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Promising long and short-term clinical outcomes of reSept ASD occluder will be presented at the medical conference CSI Frankfurt on Wednesday 19th June. The data from three patient cohorts show positive efficacy and safety profile that contribute to a growing body of evidence about the innovative device’s potential. reSept is the first ASD occluder with a bioresorbable, metal-free frame, designed to enable future transseptal treatment: a true evolution for patients that need transcatheter septal closure.

A growing body of evidence

The new reSept data to feature at CSI include:

  • Positive ten-year outcomes from the first-in-human (FIH) trial showing long-term efficacy and safety of the device – to be presented by Dr. Kolja Sievert, from the CardioVascular Center Frankfurt (DE)
  • Promising two-year data showing complete closure in a case study from the University of Virginia (UVA) cohort of ASCENT ASD, the ongoing pivotal trial approved in the USA, Canada, France and Switzerland – discussed by Dr. Scott Lim, Professor of Medicine and Pediatrics at UVA
  • One-month reSept efficacy in patients with iatrogenic ASDs (iASDs), caused by mitral valve intervention, from the Canadian first-ever experience through Health Canada’s Medical Devices Special Access Program – shown by Dr. Fady Zaky from St Paul’s Hospital, Vancouver, (CA)

“Having pioneered reSept in its early days as part of ASCENT ASD in the USA, I am very pleased about the long-term outcomes from the earlier European FIH trial and the wealth of promising new data available,” said Dr. Saibal Kar, National Physician Director HCA Healthcare, USA, co-Principal Investigator of the ASCENT ASD trial. “They indicate how transcatheter ASD closure with a bioresorbable device could become an even less invasive procedure for patients long-term. This is a very exciting development for our patients.”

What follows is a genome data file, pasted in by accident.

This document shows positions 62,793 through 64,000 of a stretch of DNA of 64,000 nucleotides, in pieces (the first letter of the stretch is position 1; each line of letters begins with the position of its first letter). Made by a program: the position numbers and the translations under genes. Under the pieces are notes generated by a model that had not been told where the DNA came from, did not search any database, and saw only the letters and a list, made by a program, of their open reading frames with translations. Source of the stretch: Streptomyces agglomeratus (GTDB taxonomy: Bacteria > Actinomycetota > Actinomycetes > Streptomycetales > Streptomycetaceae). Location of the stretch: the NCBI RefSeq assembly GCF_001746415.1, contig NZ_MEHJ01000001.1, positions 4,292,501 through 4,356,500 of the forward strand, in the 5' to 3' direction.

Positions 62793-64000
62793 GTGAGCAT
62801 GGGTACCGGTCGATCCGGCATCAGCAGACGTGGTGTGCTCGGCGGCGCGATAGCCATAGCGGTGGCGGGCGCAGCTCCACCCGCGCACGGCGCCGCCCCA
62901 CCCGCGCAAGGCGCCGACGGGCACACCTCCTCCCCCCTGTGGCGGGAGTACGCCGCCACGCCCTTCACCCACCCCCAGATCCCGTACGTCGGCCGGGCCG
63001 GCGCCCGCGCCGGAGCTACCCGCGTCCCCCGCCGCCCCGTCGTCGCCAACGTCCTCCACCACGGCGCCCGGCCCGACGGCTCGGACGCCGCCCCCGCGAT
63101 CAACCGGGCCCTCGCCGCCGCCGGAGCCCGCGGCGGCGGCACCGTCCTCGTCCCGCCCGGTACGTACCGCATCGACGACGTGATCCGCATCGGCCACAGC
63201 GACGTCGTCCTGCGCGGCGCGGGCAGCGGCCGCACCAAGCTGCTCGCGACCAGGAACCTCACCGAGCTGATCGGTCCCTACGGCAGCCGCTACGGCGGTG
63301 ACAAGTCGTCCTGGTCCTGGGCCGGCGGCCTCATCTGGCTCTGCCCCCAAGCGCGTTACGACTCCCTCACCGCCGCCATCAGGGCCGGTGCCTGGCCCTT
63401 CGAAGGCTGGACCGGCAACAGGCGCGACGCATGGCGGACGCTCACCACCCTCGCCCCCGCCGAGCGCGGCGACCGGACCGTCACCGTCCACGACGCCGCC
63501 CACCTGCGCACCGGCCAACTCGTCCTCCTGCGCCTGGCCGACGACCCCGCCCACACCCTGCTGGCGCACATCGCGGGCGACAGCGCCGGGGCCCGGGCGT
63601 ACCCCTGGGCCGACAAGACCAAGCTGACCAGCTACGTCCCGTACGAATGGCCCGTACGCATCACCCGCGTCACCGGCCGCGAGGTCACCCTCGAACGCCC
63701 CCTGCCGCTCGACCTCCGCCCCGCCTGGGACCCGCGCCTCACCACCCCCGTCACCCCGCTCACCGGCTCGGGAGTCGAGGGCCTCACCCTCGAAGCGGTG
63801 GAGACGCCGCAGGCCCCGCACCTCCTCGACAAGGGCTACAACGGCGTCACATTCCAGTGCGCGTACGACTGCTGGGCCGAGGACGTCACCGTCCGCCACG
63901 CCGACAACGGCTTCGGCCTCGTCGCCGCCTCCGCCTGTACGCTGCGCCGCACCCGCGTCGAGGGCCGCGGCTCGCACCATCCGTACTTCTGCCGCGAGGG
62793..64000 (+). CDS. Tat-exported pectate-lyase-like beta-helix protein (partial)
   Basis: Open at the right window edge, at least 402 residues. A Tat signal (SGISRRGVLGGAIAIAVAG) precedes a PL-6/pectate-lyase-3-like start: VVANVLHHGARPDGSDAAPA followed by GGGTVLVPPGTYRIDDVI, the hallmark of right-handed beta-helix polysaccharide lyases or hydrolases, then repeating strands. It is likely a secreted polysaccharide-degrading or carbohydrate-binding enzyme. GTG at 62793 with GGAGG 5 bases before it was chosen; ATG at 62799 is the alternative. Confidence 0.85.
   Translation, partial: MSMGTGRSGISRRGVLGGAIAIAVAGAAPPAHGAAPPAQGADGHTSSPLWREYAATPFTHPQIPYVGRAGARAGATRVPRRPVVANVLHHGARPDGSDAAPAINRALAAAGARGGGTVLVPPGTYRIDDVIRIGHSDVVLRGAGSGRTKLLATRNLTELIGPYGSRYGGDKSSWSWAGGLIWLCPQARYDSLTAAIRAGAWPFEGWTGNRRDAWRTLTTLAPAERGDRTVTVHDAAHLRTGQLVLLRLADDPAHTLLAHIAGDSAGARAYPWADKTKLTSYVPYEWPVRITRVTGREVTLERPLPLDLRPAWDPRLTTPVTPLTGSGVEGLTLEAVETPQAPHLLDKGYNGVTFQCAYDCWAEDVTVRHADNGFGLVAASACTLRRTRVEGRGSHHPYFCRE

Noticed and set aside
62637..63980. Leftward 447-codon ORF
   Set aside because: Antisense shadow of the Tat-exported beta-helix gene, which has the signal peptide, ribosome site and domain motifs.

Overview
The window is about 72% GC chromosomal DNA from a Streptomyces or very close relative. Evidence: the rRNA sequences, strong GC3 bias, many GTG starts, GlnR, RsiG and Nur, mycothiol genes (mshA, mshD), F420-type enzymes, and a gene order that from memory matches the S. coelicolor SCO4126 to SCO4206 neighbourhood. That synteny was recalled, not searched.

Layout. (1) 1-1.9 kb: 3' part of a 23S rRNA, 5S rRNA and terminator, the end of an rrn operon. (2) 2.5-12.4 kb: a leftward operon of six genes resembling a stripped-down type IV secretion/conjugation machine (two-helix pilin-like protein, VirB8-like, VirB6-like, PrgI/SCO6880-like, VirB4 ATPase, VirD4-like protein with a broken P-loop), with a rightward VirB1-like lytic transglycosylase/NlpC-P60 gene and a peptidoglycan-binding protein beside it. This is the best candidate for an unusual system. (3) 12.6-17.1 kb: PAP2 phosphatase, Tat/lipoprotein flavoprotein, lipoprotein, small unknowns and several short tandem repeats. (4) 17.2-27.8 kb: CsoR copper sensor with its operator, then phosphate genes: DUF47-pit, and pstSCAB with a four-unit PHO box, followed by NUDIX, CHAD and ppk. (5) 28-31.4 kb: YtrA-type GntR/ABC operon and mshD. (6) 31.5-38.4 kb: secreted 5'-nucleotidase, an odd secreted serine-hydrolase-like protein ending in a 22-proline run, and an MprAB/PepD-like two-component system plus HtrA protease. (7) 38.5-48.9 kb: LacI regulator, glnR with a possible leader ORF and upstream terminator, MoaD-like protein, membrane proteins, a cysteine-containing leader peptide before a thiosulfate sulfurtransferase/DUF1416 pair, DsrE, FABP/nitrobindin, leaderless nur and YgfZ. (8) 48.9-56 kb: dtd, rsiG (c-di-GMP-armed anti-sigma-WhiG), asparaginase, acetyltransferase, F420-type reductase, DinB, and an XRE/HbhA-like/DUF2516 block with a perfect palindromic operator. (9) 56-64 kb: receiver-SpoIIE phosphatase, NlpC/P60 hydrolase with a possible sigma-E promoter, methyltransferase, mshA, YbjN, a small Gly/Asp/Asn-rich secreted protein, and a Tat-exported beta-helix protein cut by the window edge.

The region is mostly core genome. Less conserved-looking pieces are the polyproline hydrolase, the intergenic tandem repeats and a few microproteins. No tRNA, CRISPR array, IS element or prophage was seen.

To date around 100 patients with ASDs have been successfully treated as part of trials and special access iASD adult use in Canada, France, Germany, Switzerland and the USA. The ASCENT ASD pivotal study is currently enrolling patients in over 20 hospitals in the United States, four hospitals in France and will start treating patients in Canada and in Switzerland following Health Canada and Swissmedic’s recent authorizations.

“Around 100 patients have been implanted with reSept to date. While hospitals continue to enroll patients as part of ASCENT ASD in several countries, we are excited that these positive outcomes showcase the potential for reSept to soon be the new standard of care,” said Laurent Grandidier, atHeart Medical CEO.

The reSept ASD Occluder is an investigational device that aims to address the limitations of current occluders, which have metallic frames that stay in a patient’s heart for life and can limit transseptal interventions.

Please see full release here.

Please find further information on ASDs here.